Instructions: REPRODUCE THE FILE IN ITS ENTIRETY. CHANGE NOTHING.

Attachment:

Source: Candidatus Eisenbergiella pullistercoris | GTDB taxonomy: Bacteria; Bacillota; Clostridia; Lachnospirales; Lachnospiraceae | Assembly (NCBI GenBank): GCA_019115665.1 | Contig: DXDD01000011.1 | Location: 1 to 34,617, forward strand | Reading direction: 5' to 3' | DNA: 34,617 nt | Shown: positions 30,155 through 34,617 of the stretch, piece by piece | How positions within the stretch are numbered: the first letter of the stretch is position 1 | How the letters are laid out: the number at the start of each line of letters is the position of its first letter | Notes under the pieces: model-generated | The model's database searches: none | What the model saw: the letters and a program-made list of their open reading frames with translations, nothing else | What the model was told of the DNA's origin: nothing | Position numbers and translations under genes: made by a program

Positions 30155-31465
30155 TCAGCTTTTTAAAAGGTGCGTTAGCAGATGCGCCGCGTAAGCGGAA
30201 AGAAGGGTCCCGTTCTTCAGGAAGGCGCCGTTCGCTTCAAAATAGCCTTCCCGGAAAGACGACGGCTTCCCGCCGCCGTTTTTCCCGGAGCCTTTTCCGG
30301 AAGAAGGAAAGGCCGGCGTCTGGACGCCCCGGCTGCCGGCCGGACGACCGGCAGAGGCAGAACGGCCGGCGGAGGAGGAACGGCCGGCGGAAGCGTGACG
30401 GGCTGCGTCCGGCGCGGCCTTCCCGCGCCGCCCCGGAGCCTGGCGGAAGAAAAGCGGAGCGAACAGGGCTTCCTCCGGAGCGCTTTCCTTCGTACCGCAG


Source: Candidatus Eisenbergiella pullistercoris | GTDB taxonomy: Bacteria; Bacillota; Clostridia; Lachnospirales; Lachnospiraceae | Assembly (NCBI GenBank): GCA_019115665.1 | Contig: DXDD01000011.1 | Location: 1 to 34,617, forward strand | Reading direction: 5' to 3' | DNA: 34,617 nt | Shown: positions 30,155 through 34,617 of the stretch, piece by piece | How positions within the stretch are numbered: the first letter of the stretch is position 1 | How the letters are laid out: the number at the start of each line of letters is the position of its first letter | Notes under the pieces: model-generated | The model's database searches: none | What the model saw: the letters and a program-made list of their open reading frames with translations, nothing else | What the model was told of the DNA's origin: nothing | Position numbers and translations under genes: made by a program

Positions 30155-31465
30155 TCAGCTTTTTAAAAGGTGCGTTAGCAGATGCGCCGCGTAAGCGGAA
30201 AGAAGGGTCCCGTTCTTCAGGAAGGCGCCGTTCGCTTCAAAATAGCCTTCCCGGAAAGACGACGGCTTCCCGCCGCCGTTTTTCCCGGAGCCTTTTCCGG
30301 AAGAAGGAAAGGCCGGCGTCTGGACGCCCCGGCTGCCGGCCGGACGACCGGCAGAGGCAGAACGGCCGGCGGAGGAGGAACGGCCGGCGGAAGCGTGACG
30401 GGCTGCGTCCGGCGCGGCCTTCCCGCGCCGCCCCGGAGCCTGGCGGAAGAAAAGCGGAGCGAACAGGGCTTCCTCCGGAGCGCTTTCCTTCGTACCGCAG